On Feb. 4, when the world spotlight turns toward Sochi, Russia, the host of the 2014 Winter Olympics, expect some of that spotlight to shine on Moscow, too. Like Sochi, the capital city is more than ready to showcase itself as the “new Russia,” says Ksenya Boykova, director general of the Moscow Convention Bureau.
“American travelers should understand that we live in a new Russia, which is only 20 years old,” she explains. “The government has changed, the new generation has grown up, and the infrastructure of the city has become new. We have many business-class hotels, all built during the past 20 years, and more are on the way as Moscow prepares for a serious increase in tourists coinciding with global events such as the Winter Olympics in 2014 and the FIFA World Cup in 2018.”
A world-class tourism infrastructure, combined with rich cultural heritage, makes Moscow an enticing incentive travel destination, especially for U.S.-based groups. Boykova says, “The city’s rich cultural heritage has laid the ground for some of the finest museums and theater in the world … when you couple that with some of the finest restaurants, nightclubs, and hotels found anywhere, you have the makings of a perfect incentive program.”
In 2015, Moscow will welcome a new 160-room Delano hotel, and the historic Central’naya (Central) hotel will reopen in 2015 and be operated by the Mandarin Oriental Hotel Group. Boykova adds that any concerns regarding a lengthy visa application process should not deter U.S.-based groups from coming to Moscow. “The country’s minister of tourism is considering adding a third type of visa — a conference visa — in which application process will be streamlined,” she notes.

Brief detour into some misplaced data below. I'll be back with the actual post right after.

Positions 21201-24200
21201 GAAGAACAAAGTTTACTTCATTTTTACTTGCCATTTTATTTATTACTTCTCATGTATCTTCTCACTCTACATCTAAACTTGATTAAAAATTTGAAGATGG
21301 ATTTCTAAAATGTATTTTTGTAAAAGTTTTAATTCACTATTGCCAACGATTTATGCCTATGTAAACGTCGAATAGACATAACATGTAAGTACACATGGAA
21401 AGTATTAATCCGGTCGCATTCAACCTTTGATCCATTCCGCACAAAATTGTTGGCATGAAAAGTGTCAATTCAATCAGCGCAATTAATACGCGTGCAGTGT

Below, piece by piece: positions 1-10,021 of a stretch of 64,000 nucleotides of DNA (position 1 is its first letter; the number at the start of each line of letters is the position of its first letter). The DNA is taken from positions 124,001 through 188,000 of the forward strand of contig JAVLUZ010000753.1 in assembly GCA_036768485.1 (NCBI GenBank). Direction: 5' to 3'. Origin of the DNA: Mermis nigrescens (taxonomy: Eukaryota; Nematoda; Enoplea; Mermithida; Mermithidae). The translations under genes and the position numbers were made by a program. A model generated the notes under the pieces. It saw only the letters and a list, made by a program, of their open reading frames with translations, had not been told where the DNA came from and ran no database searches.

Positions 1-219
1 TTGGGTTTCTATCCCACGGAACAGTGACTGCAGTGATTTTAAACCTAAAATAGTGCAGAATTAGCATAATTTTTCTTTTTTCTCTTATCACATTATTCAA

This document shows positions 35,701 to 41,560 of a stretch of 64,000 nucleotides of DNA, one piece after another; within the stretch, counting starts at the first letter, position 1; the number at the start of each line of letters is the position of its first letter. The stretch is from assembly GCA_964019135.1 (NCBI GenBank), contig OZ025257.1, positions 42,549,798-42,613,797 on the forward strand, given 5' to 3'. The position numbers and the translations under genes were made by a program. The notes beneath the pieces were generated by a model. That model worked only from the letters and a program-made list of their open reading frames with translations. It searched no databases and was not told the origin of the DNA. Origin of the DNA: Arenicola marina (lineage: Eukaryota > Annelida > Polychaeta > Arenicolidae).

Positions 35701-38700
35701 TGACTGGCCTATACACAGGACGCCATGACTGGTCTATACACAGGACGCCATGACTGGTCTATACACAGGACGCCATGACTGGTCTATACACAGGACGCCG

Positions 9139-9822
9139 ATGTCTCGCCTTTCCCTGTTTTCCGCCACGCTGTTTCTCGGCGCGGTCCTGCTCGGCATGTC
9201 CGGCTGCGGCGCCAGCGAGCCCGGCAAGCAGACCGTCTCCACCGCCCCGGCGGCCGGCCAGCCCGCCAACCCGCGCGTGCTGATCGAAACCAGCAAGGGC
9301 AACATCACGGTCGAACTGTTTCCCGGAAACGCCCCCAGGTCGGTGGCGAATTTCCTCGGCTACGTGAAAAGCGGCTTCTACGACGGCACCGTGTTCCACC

Only in Moscow
Unique, one-of-a-kind activities abound in Moscow. Only an hour’s drive from Moscow, the Cosmonaut Training Center, also known as “Space City,” is where incentive groups can try out the special Zero G Program. This program, carried out in a flying laboratory modeled after the Aerobus Il-76 MDK, lets you reach a state of Zero G and feel what it’s really like to move around in space.
“Miracle City,” also known as “Chudo Grad,” in the Izmaylovo District of Moscow, is famous for its open-air souvenir market, says Boykova. “The complex includes a trade town and traditional crafts workshops where you can see the process of creation of handicraft items.” Activities here include learning how to paint Matryoshka (Russian nesting dolls), learning how to play wooden spoons, or even indulging in a vodka tasting.
Groups can apply for special access to see some of the royal family’s private rooms at the Grand Kremlin Palace, as well as ceremonial rooms, the Hall of St. Catherine, St. George’s Hall, and St. Vladimir Hall. Two other places that welcome groups for backstage tours are the world-famous Bolshoi Theatre (built in 1824 and restored in November 2011), and the historic Stanislavsky and Nemirovich-Danchenko Music Theatre, which opened in 1941.
With so much history and culture, there’s never been a better time for incentive groups to come to Moscow, says Boykova. “Moscow has become a large cosmopolitan city that should not be ignored by incentive planners. If you have never been to Russia, come to Moscow and see with your own eyes the country’s treasures: wonderful architectural edifices, outstanding works of art, beautiful parks, and, of course, a glimpse of the mysterious Russian soul.”